One data showed that up to 97 per cent of all cancer drugs entering clinical trials end up in a clinical trial. Analysis, the cause is nothing but serious side effects, or lack of practical efficacy. If there are a few drugs that will encounter such problems, it may be understandable. But such a high proportion is hard to explain. Recently, a team from the well-known Cold Spring Harbor Laboratory found a potential reason: many anticancer drugs may have been misdesigned at the source…
The discovery was originally made of an accident. The team’s scientists discovered a strange phenomenon while sifting through anti-cancer targets. In many previously published papers, other scholars have argued that a protein called MELK is essential for the growth of cancer cells. But after the CRISPR gene edited, cancer cells that lack melK seem to be alive…
“We’re very surprised that these cancer cells aren’t dead,” said study author Professor Jason Sheltzer. “
The study’s correspondent, Professor Jason Sheltzer. Cold Spring Harbor Laboratory
This is very interesting. Previous scientists have developed a drug called OTS167 to inhibit melK’s function. It has entered Phase 2 clinical trials to test efficacy in real patients. If the complete elimination of MELK will not affect the growth of cancer cells, only inhibit the function of MELK, what effect can it have?
Don’t say, it’s really effective! In cell experiments, OTS167 was added to kill cancer cells. More interestingly, OTS167 also has a powerful anti-cancer effect in cancer cells that knock melk out.
Based on this finding, the researchers reasoned that, first, OTS167 did inhibit the MELK protein. Second, the MELK protein and cancer cell growth has no relationship, without it, cancer cells still live well. Therefore, OTS167 must have played an anti-cancer effect through other unknown channels.
So is it a rare exception or a more common phenomenon to be skewed like OTS167? To answer this question, the researchers also looked at drugs that had less specific mechanisms. Intriguingly, they found 10 more similar examples.
This study has found 10 similar examples. References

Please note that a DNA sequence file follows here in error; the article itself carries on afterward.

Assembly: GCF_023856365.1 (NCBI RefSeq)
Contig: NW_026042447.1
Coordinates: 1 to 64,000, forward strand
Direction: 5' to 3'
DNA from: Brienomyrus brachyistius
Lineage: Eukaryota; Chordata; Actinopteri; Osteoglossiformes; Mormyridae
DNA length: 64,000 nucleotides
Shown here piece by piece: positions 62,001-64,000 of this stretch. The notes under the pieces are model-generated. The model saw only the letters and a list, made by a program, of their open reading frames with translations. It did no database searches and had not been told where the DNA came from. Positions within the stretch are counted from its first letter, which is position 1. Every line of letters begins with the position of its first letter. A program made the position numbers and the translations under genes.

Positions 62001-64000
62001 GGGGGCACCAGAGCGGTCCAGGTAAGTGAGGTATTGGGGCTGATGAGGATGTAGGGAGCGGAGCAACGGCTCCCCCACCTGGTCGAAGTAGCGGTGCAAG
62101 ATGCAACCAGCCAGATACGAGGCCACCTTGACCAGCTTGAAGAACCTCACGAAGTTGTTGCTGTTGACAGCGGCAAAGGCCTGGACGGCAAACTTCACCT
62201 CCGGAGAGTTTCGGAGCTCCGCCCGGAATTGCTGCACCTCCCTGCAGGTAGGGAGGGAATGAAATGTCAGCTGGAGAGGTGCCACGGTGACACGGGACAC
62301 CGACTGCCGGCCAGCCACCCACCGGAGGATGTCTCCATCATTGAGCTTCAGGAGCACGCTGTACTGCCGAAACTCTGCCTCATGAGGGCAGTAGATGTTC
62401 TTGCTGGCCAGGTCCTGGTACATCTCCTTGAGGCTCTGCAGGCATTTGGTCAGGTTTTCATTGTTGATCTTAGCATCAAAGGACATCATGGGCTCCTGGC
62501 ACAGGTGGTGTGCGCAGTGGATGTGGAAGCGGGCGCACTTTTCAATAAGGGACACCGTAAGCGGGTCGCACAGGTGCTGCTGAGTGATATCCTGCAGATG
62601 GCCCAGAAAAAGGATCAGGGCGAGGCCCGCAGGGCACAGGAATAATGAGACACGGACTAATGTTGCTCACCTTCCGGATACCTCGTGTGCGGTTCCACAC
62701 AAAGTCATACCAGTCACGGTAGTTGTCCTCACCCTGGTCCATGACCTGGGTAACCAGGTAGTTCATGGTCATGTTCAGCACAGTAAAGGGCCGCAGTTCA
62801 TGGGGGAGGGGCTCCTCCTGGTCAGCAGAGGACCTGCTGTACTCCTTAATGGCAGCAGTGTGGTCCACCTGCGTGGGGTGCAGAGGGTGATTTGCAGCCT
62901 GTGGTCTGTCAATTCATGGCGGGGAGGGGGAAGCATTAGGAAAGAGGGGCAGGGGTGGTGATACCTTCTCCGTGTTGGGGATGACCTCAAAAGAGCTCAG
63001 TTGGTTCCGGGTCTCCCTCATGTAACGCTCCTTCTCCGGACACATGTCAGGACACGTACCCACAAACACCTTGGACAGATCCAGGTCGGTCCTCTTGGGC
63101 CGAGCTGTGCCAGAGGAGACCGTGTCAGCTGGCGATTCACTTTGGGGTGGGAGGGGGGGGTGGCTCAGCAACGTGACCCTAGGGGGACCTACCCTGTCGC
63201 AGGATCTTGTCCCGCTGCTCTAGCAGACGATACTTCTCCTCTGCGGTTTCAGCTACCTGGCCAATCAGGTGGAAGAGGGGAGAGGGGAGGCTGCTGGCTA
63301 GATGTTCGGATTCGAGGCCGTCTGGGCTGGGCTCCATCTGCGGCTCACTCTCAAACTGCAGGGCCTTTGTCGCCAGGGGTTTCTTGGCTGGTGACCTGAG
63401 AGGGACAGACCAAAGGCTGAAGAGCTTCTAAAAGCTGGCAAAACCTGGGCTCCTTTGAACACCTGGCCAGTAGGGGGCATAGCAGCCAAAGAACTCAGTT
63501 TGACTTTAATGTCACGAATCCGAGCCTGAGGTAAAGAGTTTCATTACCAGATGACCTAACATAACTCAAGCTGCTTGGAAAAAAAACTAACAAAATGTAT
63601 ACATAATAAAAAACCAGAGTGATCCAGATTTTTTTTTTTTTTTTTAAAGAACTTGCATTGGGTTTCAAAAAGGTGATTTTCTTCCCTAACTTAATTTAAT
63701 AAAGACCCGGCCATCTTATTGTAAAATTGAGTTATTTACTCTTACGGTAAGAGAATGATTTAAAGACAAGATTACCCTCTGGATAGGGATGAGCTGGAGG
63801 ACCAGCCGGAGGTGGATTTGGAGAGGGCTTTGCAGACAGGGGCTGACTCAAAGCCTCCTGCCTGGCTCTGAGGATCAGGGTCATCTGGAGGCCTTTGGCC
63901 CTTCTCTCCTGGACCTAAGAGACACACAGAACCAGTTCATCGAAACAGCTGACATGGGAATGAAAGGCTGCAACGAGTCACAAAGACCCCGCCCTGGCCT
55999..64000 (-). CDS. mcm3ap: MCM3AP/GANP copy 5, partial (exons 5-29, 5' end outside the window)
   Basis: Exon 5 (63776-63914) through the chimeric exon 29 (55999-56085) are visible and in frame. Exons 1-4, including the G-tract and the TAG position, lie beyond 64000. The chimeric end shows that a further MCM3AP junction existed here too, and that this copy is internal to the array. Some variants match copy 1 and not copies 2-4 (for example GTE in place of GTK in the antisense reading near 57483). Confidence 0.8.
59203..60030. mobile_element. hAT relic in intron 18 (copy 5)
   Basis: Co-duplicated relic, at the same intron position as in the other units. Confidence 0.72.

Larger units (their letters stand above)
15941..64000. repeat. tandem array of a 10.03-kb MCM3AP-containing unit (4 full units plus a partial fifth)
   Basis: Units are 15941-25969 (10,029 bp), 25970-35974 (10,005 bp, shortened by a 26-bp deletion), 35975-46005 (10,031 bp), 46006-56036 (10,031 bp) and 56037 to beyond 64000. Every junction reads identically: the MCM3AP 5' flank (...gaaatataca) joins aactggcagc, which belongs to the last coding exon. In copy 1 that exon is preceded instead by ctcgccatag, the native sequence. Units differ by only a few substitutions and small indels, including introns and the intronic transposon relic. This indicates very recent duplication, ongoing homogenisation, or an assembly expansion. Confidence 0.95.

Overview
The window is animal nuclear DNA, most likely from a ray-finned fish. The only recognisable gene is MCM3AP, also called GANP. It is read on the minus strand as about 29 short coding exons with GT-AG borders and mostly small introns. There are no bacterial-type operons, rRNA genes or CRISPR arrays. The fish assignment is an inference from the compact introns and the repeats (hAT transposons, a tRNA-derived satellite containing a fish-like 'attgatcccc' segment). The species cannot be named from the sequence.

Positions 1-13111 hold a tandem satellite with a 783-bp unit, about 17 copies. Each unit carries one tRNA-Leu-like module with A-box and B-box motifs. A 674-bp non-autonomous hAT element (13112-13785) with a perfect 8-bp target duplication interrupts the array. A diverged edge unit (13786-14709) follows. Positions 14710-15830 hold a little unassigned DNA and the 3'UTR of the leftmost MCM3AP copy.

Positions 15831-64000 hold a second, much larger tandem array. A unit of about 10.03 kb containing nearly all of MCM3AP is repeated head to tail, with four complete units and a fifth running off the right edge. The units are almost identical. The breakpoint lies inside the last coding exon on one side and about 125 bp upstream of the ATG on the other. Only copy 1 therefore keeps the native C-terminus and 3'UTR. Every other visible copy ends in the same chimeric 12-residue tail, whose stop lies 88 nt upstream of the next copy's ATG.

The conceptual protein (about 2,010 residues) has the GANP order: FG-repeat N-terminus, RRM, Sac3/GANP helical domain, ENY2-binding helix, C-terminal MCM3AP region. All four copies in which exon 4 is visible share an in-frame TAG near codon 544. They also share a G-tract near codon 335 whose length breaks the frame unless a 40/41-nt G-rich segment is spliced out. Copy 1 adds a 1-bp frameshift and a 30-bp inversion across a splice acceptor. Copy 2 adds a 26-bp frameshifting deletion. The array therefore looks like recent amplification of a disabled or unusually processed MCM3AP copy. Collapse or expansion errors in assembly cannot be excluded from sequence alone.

“It is envisaged that these drugs should inhibit the action of certain proteins in cancer cells. In practice, however, most drugs do not work as reported. Professor Sheltzer commented.
You know, there are more than 180 papers that suggest these drugs should be effective. In addition, 29 clinical trials have been underway to assess the effectiveness of these drugs, with more than 1,000 patients being treated. Now, this study tells us that even if these drugs work, they work in a different way than we thought.
Some of the anti-cancer drugs may be working, may be a crooked . . . Pixabay
The scientists point out that the reason is the “off-target effect” in the early screening process. In the past, RNAi technology was often used to assess the importance of a particular target. However, RNAi technology has a potential off-target effect, which tends to inhibit the expression of other proteins. That is, when we think that a protein plays a role in killing cancer cells, it may be other proteins that really work.
For example, scientists have discovered a PBK protein inhibitor called OTS964, which is not important to the growth of cancer cells. Subsequent screenings found that OTS964 was also a powerful CDK11 inhibitor, which was all of a sudden: CDK11 was a class of proteins associated with processes such as gene transcription and chromosomal separation, and there had been no drugs that could target it. To be able to find its inhibitors, really can be said to be a mistake!
Researchers are looking for the true target spree of OTS964 by looking for “drug-resistant mutations” References
Some might say that no matter what black cat and white cat, it is the good cat that can catch the mouse. As long as it can kill cancer cells, whether it is mistakenly hit. The authors of this study disagree with this view – what we should do is improve the chances of drug success. Find targets that really affect the growth of cancer cells, and truly realize the potential of precision medicine.
“Many of the drugs used by cancer patients ultimately tragically fail to help these patients,” concluded Professor Sheltzer. “
Ann Lin et al. , (2019), Off-target is a common mechanism of action of cancer drugs under cancer drugs, Science Translational Medicine, DOI: 10.1126/scitranslmed.aaw8412
Many cancer drugs don’t’t hit fit intended targets: study, study, study, September Retrieve 11, 2019, from https://www.fiercebiotech.com/research/many-cancer-drugs-targets-are-misidentified-study-finds
Cancer drugs don’t always work as le, researchers warn, Retrieved September 11, 2019, from https://www.prnewswire.com/news-releases/many-cancer-drugs-may-not-work-as-thought-cshl-scientists-warn-300913114.html